For Top Four Secondary Schools’ Rugby, we’ve worked with Secondary School Sport NZ and other organisations to implement an extensive education programme, backed up by limited testing. Our aim here is to educate and equip our outstanding school level rugby players to be ready for where ever they go next.

5. Athletics NZ has 20,000 members, but there are thousands more doing Iron Man events or marathons. Does your jurisdiction cover Athletics NZ members?

Yes, if an athlete is a member of Athletics NZ, then they are covered by the NZ Sports Anti-Doping Rules.  For a non-member there are also events which are sanctioned by Athletics New Zealand, and those sanctioned events also come under the sports anti-doping rules.

However, we don’t have jurisdiction over other non-sanctioned events, such as Round the Bays. 

Ideally we’d like to work with event organisers to provide information to competitors in support of clean sport – such as having an anti-doping policy on their website or in the registration pack.  We think that clean sport is better for everybody, and we’d like to have a positive influence in retaining our clean sport culture in NZ. 

6. Where are we at on testing recreational athletes?

DFSNZ doesn’t have any intention to start testing lower level athletes – however if we are presented with evidence of an anti-doping rule violation, we are obliged to investigate. 

We believe that turning a blind eye to doping in sport – at any level - is not going to end well.  Our work is aimed at protecting the integrity of competition, or the “spirit of sport”, and protecting the health of our sports people. If you want to see an example of when this goes badly wrong, look no further than the low-level British athlete who died in his bed after taking clenbuterol and other substances.

It may sound tough from one perspective but how happy would you be to compete against someone taking steroids, even at a local club level for instance?  Could it stop people taking part?  Might it stop kids being encouraged to take part? 

But don’t forget this doesn’t mean we’ll be testing participants at all levels of sport.  Our testing programme is focussed on the higher levels of sport and those tracking towards that level. Although, if we become aware of information that suggests that there is a problem within a sport at any level, then we are obliged to investigate. Modern anti-doping is increasingly about intelligence and investigations, not just positive tests.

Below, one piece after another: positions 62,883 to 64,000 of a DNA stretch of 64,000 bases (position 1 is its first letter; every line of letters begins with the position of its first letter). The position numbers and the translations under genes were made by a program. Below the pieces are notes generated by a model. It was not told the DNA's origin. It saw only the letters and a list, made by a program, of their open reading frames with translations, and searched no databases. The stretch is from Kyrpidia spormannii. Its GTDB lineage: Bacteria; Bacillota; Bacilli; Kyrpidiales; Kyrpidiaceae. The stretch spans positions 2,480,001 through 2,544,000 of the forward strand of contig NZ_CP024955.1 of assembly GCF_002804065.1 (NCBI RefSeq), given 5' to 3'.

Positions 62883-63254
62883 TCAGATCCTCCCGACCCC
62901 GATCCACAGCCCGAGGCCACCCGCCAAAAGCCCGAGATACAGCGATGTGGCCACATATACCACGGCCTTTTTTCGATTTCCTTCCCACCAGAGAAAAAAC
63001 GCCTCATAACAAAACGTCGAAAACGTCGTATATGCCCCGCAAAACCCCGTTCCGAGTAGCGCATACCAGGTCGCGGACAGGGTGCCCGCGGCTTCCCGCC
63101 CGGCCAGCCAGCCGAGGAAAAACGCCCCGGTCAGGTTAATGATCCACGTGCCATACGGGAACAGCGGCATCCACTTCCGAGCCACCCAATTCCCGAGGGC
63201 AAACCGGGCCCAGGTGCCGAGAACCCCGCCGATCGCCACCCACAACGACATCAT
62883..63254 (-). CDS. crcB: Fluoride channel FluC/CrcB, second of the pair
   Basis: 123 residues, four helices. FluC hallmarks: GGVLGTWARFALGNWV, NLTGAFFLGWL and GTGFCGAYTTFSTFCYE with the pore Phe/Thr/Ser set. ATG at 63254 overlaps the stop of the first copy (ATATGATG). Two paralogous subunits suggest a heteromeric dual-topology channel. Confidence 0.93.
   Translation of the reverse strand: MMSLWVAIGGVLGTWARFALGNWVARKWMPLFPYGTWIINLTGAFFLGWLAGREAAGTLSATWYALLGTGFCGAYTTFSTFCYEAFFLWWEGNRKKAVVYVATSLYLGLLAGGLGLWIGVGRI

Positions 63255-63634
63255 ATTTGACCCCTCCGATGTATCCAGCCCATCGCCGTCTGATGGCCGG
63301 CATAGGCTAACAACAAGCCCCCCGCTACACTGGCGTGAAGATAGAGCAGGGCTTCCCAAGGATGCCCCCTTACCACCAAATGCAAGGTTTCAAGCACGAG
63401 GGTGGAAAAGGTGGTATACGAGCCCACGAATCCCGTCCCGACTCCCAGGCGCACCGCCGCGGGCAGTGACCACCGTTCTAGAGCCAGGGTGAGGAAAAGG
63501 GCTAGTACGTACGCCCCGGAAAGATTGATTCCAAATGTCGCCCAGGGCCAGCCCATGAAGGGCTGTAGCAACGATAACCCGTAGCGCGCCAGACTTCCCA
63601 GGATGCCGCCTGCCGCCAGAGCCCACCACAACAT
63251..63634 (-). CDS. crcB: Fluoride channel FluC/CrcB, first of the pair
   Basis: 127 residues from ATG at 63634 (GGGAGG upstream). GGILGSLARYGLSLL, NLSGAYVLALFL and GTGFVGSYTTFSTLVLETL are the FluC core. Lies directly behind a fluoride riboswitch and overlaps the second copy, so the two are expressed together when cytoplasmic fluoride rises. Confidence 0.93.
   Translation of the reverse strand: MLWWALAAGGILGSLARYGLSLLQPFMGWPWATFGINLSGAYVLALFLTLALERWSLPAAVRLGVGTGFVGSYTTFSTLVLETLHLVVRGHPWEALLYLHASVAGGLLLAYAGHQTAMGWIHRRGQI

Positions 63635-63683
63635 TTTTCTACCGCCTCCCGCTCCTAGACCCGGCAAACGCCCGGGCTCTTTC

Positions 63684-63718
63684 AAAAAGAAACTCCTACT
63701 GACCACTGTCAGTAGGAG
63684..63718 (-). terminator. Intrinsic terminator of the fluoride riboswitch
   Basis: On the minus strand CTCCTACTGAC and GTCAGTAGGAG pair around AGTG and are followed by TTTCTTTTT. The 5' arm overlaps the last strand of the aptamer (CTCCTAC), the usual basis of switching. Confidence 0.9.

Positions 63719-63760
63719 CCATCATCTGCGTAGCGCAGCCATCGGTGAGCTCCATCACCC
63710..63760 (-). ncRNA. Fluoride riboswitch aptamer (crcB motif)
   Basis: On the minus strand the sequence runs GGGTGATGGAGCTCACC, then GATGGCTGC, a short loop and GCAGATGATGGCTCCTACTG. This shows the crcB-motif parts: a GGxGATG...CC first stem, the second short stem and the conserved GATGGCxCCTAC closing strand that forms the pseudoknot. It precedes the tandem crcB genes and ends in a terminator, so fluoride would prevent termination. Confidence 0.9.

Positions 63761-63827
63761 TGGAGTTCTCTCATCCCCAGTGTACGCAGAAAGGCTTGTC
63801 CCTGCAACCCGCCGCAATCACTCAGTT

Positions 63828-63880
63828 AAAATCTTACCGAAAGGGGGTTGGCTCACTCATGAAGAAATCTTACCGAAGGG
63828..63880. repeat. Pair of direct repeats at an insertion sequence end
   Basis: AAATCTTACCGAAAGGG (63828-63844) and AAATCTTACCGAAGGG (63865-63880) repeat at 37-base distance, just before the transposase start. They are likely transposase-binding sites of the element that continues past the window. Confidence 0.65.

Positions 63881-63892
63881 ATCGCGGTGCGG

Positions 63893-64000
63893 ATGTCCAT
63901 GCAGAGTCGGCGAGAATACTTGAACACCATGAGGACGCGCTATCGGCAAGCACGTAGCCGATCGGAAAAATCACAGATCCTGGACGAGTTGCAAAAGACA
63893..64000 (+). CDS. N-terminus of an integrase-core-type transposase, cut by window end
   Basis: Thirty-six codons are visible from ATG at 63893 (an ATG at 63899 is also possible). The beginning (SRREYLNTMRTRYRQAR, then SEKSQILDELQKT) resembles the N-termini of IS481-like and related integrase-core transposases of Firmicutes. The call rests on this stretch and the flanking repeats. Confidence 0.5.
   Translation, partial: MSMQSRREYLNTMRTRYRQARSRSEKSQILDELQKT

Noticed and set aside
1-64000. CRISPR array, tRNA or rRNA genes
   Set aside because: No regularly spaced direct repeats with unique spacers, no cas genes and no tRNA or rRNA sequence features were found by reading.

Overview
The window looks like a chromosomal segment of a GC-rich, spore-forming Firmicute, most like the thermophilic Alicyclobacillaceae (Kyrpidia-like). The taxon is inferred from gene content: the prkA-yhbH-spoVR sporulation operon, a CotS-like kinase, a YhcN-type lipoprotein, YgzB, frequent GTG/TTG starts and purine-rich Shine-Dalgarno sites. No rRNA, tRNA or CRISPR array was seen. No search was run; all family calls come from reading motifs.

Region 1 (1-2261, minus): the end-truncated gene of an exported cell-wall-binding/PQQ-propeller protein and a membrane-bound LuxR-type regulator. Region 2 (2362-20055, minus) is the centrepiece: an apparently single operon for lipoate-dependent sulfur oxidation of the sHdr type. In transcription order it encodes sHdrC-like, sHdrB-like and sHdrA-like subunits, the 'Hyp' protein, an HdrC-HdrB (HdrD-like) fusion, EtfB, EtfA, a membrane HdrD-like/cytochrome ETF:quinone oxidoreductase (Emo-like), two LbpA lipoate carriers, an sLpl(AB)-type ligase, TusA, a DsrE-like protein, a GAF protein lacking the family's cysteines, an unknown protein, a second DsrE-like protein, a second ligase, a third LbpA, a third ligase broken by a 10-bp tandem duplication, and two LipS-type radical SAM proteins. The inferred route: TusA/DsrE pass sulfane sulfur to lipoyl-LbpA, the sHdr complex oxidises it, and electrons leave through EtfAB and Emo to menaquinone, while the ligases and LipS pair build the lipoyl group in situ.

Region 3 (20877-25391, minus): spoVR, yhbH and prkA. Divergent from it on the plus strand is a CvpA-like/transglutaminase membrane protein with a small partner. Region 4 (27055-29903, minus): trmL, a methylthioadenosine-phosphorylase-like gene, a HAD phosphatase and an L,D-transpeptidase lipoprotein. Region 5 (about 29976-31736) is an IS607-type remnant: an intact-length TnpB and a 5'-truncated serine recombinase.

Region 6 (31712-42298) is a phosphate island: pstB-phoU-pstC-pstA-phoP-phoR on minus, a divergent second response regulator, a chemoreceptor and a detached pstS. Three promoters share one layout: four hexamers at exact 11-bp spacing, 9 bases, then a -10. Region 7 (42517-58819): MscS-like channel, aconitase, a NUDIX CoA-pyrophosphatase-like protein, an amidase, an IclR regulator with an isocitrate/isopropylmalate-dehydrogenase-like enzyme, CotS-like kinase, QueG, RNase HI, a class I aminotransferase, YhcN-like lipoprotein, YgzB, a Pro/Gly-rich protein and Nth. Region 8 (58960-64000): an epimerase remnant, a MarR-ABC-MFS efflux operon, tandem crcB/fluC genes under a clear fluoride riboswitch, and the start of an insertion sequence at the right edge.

7. What are you doing to educate lower-level athletes about anti-doping?  

We work in partnership with national sports organisations to reach as many people as we can.  We provide free workshops, e-learning programmes and detailed information on our website, and can offer advice over the phone on 0800 DRUG FREE (378 437).

8. I’m concerned that people can go up a level to elite by taking prohibited substances. What are you doing about this?

While we don’t think it is a significant problem in NZ, we share that concern.

We recognise that athletes can feel pressured to get stronger and heavier, or faster – and that this pressure can lead them to consider taking substances to get to the next level. We always want to hear any concerns people might have about an issue or individual.  When we receive reports of suspicions, we take them seriously and look at what, if any, action it might be appropriate for us to take.

9. I see that I’m not allowed to be associated with someone who has been sanctioned? How far does this go?

That is correct – if you are an athlete then you are not allowed to associate with someone serving a ban in a sporting capacity.  In the same way, they are not allowed to associate with you until their ban has finished.

There have been cases in the past where people have tried to keep their involvement quiet when it’s been in breach of their ban – for example, a coach who was secretly coaching while banned.  In that case, DFSNZ sent letters to that coach’s athletes letting them know that associating with the coach was an anti-doping rule violation, and if they persisted they could risk a ban themselves. 

10. We’re concerned other counties may not have the same standards as us

There’s a group of countries who apply the rules fairly and consistently, and another group of countries who struggle.  Part of Nick’s job as DFSNZ Chief Executive is to advocate for our clean Kiwi athletes and make sure that other athletes are held to the same high standards – and to pressure those countries who are lagging to comply.